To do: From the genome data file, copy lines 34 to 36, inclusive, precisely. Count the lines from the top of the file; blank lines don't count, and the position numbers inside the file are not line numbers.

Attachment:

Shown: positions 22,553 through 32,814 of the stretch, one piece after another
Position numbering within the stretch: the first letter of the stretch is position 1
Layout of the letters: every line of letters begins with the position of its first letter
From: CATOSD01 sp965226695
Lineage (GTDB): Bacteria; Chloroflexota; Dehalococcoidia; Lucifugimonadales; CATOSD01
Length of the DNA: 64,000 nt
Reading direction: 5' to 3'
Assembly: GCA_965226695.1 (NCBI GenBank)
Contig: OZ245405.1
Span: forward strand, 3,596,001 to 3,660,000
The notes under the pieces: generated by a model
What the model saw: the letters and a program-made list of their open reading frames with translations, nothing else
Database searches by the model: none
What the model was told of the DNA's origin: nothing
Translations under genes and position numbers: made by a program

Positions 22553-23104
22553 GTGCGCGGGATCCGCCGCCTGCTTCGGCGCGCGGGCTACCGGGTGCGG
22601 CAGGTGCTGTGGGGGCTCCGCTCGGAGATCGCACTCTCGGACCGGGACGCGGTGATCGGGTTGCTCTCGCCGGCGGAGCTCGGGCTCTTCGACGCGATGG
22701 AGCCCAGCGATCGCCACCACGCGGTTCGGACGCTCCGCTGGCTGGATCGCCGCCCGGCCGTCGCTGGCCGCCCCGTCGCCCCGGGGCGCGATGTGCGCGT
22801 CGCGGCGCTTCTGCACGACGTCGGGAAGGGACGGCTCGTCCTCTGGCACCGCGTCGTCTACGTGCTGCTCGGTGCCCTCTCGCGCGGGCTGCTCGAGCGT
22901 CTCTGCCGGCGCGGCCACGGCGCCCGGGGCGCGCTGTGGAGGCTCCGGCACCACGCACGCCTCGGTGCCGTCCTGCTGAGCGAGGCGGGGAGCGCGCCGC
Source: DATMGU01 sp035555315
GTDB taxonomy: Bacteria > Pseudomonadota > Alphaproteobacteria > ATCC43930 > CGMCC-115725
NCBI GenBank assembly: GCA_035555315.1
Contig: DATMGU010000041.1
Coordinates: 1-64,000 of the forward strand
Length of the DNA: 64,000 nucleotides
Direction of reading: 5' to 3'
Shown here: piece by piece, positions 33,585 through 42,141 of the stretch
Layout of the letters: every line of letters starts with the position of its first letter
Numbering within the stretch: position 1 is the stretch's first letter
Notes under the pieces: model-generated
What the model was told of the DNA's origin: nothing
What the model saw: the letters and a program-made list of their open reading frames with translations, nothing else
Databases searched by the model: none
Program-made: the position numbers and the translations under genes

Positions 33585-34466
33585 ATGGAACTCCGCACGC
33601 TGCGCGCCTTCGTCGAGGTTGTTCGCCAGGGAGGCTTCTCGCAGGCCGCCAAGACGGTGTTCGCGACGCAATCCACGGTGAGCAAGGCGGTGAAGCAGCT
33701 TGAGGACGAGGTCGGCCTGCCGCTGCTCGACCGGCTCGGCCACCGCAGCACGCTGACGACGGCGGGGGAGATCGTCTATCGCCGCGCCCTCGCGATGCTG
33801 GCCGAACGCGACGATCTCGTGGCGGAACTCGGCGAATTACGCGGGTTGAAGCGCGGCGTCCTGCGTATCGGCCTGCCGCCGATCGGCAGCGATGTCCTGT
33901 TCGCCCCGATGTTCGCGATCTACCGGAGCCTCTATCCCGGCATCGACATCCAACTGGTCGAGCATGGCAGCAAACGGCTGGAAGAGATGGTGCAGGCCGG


What the model saw: the letters and a program-made list of their open reading frames with translations, nothing else
Databases searched by the model: none
Program-made: the position numbers and the translations under genes